Viktoria Binschtok addresses the complex status of the contemporary photographic image. By generating shifts in the contexts of how we use and consume photographs on a daily basis, her works offer an incisive look into the mechanisms guiding the use and distribution of visual information today.
For her exhibition at Kunstverein Göttingen the Russian born and Berlin-based artist presents selections from her most recent series, entitled Cluster. These striking groupings of photographs are based on a starting image taken by the artist, which is subsequently entered into an Internet search engine. She then selects various results from these queries, either simply reproducing or digitally reworking them, to produce a pairing or grouping of photographs that are obviously related but follow an unspoken logic. The search algorithms used in matching images operate purely on the basis of composition and color, and Binschtok’s groupings do not enable the viewer to readily identify the “original.” In fact, installations are emphatically non-hierarchical, employing a diverse range of formats and printing techniques and in some cases verging on sculptural arrangements. The bright contrast and sharp focus of hyper-reality predominate, yet here and there Binschtok’s photographs reveal imperfections— an isolated low-resolution image or rough edge.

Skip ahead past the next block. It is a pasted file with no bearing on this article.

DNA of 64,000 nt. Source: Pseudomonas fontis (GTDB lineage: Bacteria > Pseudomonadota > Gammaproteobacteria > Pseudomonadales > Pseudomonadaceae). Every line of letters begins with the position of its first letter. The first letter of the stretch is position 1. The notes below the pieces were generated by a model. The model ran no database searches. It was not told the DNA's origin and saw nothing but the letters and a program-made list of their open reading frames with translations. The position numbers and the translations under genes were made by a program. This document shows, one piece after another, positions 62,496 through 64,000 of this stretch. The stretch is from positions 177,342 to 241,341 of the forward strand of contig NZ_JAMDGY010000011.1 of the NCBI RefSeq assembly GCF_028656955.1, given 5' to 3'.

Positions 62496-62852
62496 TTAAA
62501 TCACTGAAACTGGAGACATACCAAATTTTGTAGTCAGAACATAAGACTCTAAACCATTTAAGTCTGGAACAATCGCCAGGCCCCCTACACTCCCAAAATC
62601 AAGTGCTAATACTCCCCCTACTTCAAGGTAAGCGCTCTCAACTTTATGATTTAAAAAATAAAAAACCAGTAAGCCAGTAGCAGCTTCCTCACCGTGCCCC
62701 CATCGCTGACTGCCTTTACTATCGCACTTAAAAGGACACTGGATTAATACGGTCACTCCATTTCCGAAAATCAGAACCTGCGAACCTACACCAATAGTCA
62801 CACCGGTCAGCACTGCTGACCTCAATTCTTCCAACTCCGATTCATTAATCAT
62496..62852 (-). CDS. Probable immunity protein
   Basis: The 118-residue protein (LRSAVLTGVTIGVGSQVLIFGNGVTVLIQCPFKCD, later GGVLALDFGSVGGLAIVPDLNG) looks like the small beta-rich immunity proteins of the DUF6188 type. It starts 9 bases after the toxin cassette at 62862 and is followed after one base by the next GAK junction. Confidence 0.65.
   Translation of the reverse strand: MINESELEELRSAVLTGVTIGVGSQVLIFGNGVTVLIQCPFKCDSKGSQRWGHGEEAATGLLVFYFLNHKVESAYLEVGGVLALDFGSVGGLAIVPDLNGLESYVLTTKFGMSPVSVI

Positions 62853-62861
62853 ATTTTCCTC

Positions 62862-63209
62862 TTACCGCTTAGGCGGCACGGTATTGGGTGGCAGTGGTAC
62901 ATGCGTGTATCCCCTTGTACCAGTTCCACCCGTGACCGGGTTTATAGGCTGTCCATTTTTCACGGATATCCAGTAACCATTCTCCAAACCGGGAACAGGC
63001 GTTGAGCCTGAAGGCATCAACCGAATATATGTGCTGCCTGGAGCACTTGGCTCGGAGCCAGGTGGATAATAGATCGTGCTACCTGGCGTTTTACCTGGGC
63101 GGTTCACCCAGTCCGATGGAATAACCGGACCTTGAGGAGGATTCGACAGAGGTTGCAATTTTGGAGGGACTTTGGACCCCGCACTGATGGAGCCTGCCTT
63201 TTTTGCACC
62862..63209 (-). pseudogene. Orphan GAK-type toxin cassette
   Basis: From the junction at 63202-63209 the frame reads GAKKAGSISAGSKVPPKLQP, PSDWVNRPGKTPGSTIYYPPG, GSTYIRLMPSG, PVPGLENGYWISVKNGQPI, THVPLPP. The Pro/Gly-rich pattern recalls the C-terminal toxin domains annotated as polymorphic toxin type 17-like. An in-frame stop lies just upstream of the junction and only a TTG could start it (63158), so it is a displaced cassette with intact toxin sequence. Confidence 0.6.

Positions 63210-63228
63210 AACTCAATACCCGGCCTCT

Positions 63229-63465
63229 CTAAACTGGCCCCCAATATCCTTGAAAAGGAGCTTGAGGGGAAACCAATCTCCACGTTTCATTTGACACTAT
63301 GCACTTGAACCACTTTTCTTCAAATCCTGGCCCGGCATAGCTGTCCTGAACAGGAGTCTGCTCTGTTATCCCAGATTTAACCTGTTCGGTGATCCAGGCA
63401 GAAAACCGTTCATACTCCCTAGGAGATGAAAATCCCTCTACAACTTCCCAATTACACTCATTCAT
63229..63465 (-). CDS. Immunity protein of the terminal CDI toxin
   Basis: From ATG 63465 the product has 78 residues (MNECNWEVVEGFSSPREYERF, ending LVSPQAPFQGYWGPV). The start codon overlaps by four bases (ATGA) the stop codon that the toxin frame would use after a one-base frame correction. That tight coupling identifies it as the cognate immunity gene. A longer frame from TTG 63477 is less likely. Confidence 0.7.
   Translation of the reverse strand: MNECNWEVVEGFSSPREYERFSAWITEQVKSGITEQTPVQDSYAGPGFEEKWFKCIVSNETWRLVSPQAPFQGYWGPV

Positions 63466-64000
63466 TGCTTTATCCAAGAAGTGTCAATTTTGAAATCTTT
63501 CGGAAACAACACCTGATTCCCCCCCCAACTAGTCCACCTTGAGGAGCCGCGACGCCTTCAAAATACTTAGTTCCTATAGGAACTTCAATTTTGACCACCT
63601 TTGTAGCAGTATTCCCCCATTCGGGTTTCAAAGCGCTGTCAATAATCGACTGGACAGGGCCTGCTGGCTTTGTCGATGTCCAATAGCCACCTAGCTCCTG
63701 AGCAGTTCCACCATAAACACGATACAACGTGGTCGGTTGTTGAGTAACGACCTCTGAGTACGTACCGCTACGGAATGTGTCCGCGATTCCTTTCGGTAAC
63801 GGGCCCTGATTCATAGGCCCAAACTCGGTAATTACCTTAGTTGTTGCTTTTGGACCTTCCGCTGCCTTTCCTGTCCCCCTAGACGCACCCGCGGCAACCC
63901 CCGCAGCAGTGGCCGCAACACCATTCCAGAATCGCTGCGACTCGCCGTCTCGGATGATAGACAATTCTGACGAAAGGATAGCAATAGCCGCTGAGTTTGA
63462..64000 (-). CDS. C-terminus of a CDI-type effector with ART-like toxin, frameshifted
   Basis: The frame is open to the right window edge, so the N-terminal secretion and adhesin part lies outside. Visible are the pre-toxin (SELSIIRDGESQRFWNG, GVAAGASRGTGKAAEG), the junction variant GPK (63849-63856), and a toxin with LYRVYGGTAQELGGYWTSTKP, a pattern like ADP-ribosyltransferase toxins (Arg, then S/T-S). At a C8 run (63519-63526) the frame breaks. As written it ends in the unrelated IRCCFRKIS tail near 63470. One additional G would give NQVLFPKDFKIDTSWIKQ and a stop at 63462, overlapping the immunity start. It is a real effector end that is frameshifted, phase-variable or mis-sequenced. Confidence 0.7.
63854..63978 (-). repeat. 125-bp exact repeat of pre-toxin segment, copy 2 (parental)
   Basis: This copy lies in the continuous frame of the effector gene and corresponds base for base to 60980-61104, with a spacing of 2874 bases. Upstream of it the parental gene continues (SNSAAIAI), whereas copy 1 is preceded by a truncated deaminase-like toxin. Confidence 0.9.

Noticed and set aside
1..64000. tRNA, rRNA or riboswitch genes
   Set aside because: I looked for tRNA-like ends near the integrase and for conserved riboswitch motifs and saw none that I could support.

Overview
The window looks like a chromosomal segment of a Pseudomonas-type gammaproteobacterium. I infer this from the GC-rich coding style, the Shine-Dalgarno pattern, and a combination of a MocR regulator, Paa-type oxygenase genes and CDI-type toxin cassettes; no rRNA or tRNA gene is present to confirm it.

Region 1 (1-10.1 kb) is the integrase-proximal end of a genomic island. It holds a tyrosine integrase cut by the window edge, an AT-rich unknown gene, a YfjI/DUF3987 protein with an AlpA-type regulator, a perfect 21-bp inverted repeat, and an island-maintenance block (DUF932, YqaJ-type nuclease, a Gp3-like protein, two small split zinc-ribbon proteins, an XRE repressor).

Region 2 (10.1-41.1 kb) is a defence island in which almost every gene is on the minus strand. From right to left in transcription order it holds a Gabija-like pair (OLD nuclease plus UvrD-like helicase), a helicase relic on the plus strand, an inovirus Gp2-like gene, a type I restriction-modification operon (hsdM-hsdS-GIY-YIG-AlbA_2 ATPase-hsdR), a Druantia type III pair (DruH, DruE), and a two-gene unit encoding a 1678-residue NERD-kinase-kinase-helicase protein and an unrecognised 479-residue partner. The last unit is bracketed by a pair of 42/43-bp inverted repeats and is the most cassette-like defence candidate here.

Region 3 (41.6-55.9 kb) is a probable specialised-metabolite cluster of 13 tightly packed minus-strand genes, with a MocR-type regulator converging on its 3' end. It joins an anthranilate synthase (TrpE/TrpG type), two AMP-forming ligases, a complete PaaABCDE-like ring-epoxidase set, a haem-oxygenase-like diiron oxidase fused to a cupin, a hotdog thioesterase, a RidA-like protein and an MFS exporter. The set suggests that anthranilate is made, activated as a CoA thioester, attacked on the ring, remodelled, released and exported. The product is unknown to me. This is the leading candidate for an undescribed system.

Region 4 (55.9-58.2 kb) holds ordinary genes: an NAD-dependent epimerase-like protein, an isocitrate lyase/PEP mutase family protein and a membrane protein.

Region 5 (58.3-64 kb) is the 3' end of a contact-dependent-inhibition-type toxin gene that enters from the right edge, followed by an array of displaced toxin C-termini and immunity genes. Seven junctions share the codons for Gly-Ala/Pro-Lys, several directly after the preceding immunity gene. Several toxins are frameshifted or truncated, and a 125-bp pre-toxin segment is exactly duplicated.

With or without knowing the source of the images, the viewer automatically attempts to draw parallels and make associations between the components of the clusters. And through her selections and groupings Binschtok knows how to play intelligently on the emotionality of color, the semiotic power of juxtaposed content, and the tactile qualities of contrasting surfaces and textures. Meaning production and the mathematical “eye” of the internet come together in producing a context, in which all claims to authenticity are suspended, and yet the images indicate a plethora of potential realities and relationships. As a result the Cluster series is not only an investigation of the logic by which digital images are circulated also a look at the visual language that shapes contemporary screen-based culture.